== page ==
Ukraine has benefited from commercial technologies developed for U.S. military and other federal government use through the Pentagon’s Defense Innovation Unit (DIU)–technologies that include synthetic aperture radar (SAR) and artificial intelligence (AI)-enabled batle damage assessment, according to Michael Brown, the director of DIU.
Founded in 2015, the Silicon Valley-headquartered DIU aims to bring in start-ups and smaller companies to work with the Pentagon on six emerging technology areas–space, AI, autonomy, cyber, human systems, and energy. Brown has headed DIU since 2018.
“I think we’re seeing the character of warfighting changing before our eyes,” Brown told a Center for a New American Security virtual forum on June 22. “And we’re seeing Russia field a 20th century industrialized force. Granted, they have other problems–the use of conscripts, the very low morale, the corruption in their system which has probably bled off a lot of the dollars that were allocated for modernizing that force. So we’re seeing that force come up against a technology-savvy country [Ukraine], obviously with incredible commitment but that is using commercial technology to asymmetric effect.”
The U.S. intelligence community has made extensive use of commercial, unclassified satellite imagery to aid Ukrainian forces (Defense Daily, Apr. 25). Most of the satellite imagery is based on electro-optical (EO) camera sensors but in poor weather and at night, these systems aren’t helpful, unlike SAR.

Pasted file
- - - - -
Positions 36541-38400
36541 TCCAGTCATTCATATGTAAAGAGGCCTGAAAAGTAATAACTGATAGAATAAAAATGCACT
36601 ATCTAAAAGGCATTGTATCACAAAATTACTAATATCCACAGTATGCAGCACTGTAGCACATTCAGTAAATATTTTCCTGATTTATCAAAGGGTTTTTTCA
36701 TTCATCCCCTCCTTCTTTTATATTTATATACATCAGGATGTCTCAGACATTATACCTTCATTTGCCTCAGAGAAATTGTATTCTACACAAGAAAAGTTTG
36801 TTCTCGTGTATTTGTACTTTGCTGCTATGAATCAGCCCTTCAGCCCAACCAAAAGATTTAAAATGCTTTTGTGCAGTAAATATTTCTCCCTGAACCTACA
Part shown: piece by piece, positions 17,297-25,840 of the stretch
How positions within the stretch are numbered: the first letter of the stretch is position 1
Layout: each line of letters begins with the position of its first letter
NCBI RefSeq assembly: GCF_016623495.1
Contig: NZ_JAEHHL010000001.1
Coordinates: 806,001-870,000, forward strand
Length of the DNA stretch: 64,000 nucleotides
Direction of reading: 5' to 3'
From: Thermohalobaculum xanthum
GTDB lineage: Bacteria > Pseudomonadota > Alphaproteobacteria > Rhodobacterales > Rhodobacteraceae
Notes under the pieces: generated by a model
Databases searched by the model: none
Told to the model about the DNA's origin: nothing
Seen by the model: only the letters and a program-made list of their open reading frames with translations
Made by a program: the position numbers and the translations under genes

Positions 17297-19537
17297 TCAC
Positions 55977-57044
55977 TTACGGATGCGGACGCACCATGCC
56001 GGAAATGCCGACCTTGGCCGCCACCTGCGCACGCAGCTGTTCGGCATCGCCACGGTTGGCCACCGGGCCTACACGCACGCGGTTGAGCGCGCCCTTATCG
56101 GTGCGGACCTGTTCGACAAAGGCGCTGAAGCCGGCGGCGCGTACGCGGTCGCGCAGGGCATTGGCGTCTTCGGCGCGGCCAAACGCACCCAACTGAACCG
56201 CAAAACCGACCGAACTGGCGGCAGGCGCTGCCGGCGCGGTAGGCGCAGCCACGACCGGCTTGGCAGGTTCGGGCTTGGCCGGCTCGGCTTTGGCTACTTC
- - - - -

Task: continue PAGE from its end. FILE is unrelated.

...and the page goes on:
The National Reconnaissance Office (NRO), which contracts with the commercial satellite providers, has purchased some SAR imagery to help Ukraine. Sandra Auchter, the director of the National Geospatial Intelligence Agency, has said that the U.S. has been able to provide Ukraine with commercial imagery for use within minutes of collection.
“Commercial satellite imagery–we started working at DIU on synthetic aperture radar five years ago with some of the vendors developing that technology,” Brown said. “Now we have capability through these commercial satellites in low Earth orbit to see in a different type of sensor than our optical government satellites, that allows us to get pretty good resolution down to a third of a meter. The radar images give you pretty good fidelity to where are Russian forces. We’ve not only provided great strategic awareness through that–this is fielded through the NRO–but the commanders we’ve brought through, this commercial capability is also being made available to Ukrainians for tactical advantage. One of the great things about using commercial technology is it can be shared easily with allies and partners.”
Brown said that Ukraine has also been able to use AI-sorted SAR imagery for battle damage assessment–a capability developed through DIU by Orbital Insight, Inc. in 2020 for viewing the extent and severity of damage after hurricanes and wildfires.
DIU has tested and approved some 50 commercial technologies for DoD and other federal government use. Other DIU-tested technologies used by Ukraine include small drones and secure communications, “which many of the Russian generals wish they had that use their cell phone, which they didn’t realize was gonna be a geo-locating device on their whereabouts,” Brown said.